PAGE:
couchsurfing Project Runway Canada – Episode 1
I have been anticipating this show for months and I am not above blogging a weekly redux, so you are warned – Tuesdays will be PRC-centric for the next twelve weeks. Despite the fact that I do not have cable, I am lucky to have many friends who have offered to let me watch the show with them – and Anita let me take up space on her couch for the premiere.
For those of you who are not watching on schedule, I have hidden the spoilers after the break…
If you have been reading Final Fashion carefully, you will remember that I was an applicant and went through a couple levels of auditions but failed to be chosen. After watching the first show and reading this article, I can say that I am truly relieved to be couchsurfing Project Runway instead of participating. Actually, I feel like I have dodged a dozen bullets. I may not be on TV but my soul is whole… and I get to be entertained instead of played.
This show is brutal! The art of reality television seems to be a process of turning people into puppets. A highly secretive and scripted cohort of hosts and judges kick the dignity out of twelve identities, activate each designer’s doubts and delusions and scratch their sensitivities. It is like the designers are animals in some kind of crazy sketch and sew rodeo. Knowing that I narrowly escaped being one of them fills me with far more empathy than I have ever felt for TV show contestants – though it actually enhances my perverse enjoyment. It seems I am just another twenty-first century Roman watching heads roll in the Colosseum of cable television.
As if television is not brutal enough, Project Runway Canada includes a blog element with apparently unmoderated comments. Anonymous commenters are not known for tact and diplomacy and I expect that these blogs will quickly combust into flamewars which will likely be more annoying than interesting. Still, the lack of filtration gives us a clue to the reputations of the designers and the effects of their charisma on viewers.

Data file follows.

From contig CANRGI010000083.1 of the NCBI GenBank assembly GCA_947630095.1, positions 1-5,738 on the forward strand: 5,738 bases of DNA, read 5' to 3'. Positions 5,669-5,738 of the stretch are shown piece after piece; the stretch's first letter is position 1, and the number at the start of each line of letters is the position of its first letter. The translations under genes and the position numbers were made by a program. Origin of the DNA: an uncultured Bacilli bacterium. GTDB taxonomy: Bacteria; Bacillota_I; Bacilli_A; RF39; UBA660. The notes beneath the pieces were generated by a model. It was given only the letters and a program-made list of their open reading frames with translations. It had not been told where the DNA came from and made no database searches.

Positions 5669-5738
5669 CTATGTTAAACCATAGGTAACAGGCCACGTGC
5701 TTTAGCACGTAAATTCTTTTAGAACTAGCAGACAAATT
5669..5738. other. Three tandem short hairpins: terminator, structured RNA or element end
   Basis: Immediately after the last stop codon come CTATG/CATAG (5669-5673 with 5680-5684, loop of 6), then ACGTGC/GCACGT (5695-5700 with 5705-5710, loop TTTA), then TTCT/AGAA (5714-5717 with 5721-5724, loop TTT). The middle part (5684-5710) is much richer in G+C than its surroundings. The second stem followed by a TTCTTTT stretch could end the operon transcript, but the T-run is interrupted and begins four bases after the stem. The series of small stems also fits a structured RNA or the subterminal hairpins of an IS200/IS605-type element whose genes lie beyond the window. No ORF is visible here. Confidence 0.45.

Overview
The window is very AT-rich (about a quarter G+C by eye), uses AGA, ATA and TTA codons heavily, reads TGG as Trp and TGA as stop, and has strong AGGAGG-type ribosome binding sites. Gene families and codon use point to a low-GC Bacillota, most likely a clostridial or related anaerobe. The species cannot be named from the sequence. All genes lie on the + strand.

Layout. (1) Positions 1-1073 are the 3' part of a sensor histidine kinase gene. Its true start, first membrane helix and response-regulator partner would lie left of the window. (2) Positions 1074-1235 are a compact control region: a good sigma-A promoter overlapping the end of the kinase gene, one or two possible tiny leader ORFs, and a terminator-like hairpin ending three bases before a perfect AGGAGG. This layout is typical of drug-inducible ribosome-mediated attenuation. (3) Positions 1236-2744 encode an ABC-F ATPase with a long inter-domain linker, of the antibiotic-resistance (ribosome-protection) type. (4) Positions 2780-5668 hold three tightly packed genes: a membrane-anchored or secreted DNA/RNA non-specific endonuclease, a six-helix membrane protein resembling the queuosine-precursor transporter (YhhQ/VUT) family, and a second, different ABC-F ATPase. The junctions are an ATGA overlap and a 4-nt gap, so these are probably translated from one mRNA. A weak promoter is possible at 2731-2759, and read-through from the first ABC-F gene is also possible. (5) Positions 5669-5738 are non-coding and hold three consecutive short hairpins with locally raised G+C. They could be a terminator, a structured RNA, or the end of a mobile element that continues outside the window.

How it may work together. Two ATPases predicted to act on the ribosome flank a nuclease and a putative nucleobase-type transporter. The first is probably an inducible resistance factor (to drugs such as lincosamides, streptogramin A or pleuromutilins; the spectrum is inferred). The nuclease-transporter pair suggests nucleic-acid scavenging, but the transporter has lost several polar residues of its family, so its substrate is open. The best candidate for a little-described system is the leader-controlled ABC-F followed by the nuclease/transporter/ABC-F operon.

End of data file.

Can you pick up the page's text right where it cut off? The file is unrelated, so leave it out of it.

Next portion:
The blogs themselves are also apparently unedited or unfiltered and for that reason help us get to know the characters better than the show can. They confirm what we already know – that designers are almost all flamboyantly semi-literate, exited when they are excited, defiant when they are definite, and often incomprehensible. The exception was surprising – Carly demonstrated a use of paragraphs and spell check. Besides that, her post was engaging and gave a better sense of her character than was possible to see on television. Who says the kids today can not write?
It is early days but I think the leading designers in terms of skill are already apparent. Lucian and Shernett are capable of incredible detail even under tight deadlines, and Marie Genevieve demonstrated a confident design vision that really stood out in the first challenge. It is not fair to dismiss the abilities of any of these designers considering the circumstances, but some are clearly not capable of performing with skill under scrutiny and seemed to be cast to create an element of fiasco.
Of the judges, Shawn Hewson and Rita Silvan both come across as true to their character, and so far seem to be able to tell when their comments are subjective and when they are objective, with an understanding that being able to evaluate design requires both taste and knowledge.
Brian Bailey in the mentor role fails to elicit any sort of reaction which is a shame considering he will inevitably be compared to the adorable Tim Gunn. Certainly he is one of Canada’s more prominent designers but beyond his peculiar mustache I can not recognize a single defining personality trait. Iman as the host manages to be both enigmatic and robotic in a way that inspires awe and allegiance.
Everything must be taken with several shakes of salt, remember this is entertainment first. What did you think of the show?